Chief Talent Officer Brittany Forsyth (L), Chief Legal Officer Joe Frasca (M), and Chief Technology Officer Jean-Michel Lemieux (R). Images courtesy of Shopify
Shopify is about to experience an exodus of veteran executive talent, as three of its seven c-suite leaders have announced they will leave the company. Chief Talent Officer Brittany Forsyth, Chief Legal Officer Joe Frasca, and Chief Technology Officer Jean-Michel Lemieux (JML) are expected to part ways with the company in June, according to The Ottowa Business Journal.
In a press release, Shopify Founder and CEO Tobi Lütke stated, that “Over the coming months, Brit, Joe and JML will start to transition out of their current roles. Each one of them has their individual reasons but what was unanimous with all three was that this was the best for them and the best for Shopify.”
Lütke did not reveal who will step into the executives’ soon-to-be vacant roles but did say that the company has a “phenomenally strong bench of leaders who will now step up into larger roles” indicating the positions could be filled by internal candidates.
All three departing executive have been with the company for a considerable amounts of time and each have made major contributions to Shopify’s rapid growth:
Forsyth is one of Shopify’s earliest hires (employee number 22) and has been with the e-commerce platform since 2011. In her decade at Shopify, she has been essential to the creation and growth of the company’s culture as it scaled to over 7,000 employees.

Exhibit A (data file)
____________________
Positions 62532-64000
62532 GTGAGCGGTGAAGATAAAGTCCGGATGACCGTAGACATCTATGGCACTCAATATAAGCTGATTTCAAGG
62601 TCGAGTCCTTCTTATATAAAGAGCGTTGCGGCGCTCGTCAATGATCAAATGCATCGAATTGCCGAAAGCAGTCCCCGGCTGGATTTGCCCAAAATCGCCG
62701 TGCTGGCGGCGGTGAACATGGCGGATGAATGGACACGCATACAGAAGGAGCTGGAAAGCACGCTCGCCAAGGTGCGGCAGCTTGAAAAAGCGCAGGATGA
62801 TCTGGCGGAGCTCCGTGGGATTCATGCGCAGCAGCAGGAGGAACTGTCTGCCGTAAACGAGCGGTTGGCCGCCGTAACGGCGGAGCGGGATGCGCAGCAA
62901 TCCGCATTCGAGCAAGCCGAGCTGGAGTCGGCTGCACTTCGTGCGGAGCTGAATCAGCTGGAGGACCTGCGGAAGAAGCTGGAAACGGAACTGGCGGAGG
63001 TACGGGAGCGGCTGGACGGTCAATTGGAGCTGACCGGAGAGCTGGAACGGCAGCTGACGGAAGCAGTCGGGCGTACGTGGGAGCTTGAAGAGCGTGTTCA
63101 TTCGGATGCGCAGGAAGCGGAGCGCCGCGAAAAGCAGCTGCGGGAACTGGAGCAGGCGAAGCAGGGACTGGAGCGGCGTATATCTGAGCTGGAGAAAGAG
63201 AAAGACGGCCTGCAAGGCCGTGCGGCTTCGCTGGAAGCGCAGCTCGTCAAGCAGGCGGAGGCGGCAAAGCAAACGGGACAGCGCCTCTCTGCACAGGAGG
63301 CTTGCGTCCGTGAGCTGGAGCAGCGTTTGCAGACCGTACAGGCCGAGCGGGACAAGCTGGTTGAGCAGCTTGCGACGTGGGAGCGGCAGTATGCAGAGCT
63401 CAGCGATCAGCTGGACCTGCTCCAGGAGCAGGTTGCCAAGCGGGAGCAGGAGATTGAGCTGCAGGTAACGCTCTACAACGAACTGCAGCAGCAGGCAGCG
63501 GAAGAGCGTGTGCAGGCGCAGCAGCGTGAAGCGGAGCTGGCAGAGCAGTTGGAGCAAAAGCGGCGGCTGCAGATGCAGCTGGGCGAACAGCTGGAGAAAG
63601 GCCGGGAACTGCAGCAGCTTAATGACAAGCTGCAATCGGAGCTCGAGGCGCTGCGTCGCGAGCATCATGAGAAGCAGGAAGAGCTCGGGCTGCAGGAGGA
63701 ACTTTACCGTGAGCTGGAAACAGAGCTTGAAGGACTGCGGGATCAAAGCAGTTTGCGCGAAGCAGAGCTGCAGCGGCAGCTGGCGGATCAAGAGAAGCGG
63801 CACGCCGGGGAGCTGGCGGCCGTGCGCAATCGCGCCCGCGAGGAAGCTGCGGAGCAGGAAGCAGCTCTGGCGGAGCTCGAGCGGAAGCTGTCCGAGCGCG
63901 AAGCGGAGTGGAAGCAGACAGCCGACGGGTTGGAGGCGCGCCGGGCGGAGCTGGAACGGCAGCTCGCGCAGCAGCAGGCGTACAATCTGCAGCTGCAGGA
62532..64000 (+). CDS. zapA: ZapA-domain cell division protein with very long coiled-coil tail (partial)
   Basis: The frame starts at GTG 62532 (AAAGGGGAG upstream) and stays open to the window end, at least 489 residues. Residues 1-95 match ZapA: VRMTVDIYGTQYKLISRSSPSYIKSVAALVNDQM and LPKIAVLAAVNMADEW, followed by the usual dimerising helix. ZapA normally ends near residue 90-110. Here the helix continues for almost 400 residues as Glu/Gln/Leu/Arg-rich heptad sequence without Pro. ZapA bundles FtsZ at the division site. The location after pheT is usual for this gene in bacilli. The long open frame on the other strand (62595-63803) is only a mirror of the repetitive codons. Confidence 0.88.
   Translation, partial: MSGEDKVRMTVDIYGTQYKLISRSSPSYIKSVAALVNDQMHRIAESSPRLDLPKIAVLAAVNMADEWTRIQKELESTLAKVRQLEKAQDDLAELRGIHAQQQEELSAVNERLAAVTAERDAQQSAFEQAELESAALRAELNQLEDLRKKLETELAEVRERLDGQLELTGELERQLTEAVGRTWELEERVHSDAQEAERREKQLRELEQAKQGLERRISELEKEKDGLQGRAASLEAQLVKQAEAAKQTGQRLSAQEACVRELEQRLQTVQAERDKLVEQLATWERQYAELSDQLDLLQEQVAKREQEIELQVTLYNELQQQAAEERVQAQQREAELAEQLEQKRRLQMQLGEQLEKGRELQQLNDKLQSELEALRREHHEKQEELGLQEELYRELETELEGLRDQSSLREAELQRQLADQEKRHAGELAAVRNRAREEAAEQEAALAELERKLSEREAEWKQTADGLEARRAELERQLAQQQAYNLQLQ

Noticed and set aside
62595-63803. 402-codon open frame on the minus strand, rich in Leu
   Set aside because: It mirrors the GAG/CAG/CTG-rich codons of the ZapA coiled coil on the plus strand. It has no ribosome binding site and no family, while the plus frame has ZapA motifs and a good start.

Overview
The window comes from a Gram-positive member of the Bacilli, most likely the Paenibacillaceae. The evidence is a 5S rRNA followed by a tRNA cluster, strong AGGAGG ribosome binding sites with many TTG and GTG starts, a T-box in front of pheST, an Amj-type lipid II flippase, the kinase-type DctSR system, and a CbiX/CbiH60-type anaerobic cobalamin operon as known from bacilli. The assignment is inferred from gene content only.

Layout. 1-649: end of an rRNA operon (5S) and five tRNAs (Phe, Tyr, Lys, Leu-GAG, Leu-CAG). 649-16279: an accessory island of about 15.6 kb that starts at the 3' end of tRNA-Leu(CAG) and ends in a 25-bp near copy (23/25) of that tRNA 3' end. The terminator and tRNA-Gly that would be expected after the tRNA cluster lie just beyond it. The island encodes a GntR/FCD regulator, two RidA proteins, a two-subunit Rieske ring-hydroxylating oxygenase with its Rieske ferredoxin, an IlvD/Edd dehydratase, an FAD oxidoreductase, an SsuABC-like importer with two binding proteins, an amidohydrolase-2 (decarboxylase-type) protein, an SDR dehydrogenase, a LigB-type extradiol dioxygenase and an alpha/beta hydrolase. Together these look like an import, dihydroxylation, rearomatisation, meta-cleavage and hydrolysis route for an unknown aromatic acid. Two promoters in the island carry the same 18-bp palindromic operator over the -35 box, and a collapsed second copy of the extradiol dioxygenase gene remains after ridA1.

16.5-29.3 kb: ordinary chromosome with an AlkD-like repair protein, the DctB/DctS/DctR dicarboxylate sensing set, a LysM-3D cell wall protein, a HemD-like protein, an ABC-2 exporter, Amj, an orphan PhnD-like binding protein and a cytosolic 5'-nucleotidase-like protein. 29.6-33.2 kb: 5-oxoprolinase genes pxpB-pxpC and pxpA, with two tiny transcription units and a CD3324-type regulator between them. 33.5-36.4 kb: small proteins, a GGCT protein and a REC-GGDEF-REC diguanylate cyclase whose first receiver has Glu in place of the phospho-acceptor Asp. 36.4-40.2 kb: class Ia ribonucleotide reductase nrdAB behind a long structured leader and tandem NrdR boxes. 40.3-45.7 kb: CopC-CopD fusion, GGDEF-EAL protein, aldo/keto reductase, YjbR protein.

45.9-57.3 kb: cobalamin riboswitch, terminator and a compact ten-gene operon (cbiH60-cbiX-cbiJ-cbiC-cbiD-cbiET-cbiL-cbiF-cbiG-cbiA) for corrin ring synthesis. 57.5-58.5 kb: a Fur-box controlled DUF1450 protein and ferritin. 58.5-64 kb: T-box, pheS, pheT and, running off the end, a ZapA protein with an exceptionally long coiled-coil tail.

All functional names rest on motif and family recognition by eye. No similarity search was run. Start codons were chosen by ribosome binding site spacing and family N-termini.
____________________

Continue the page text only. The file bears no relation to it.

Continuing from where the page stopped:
Frasca has been with Shopify for the past seven years and was hired as the company’s first lawyer. Among his biggest accomplishments as the top legal executive at the company was leading Shopify through its 2015 IPO, in which it raised $131 million.
JML has been another instrumental part of Shopify’s growth, when he joined the company it had just 54 developers. As CTO he grew the developer team to number in the thousands.
The announcement that the trio would depart follows news from September 2020 that then-Chief Product Officer Craig Miller would depart. His departure spurred an internal realignment that elveanted several key executive to new positions.
In the company’s announcement, Lütke addressed the idea of employee turnover, even at the executive level, by saying, “We are building a company that will likely outlive all of us. Playing the infinite game well means that more players get to play and the game continues long after our modest roles in it. Said in another way: we need to remember that everyone will leave at some point and that’s totally OK.”
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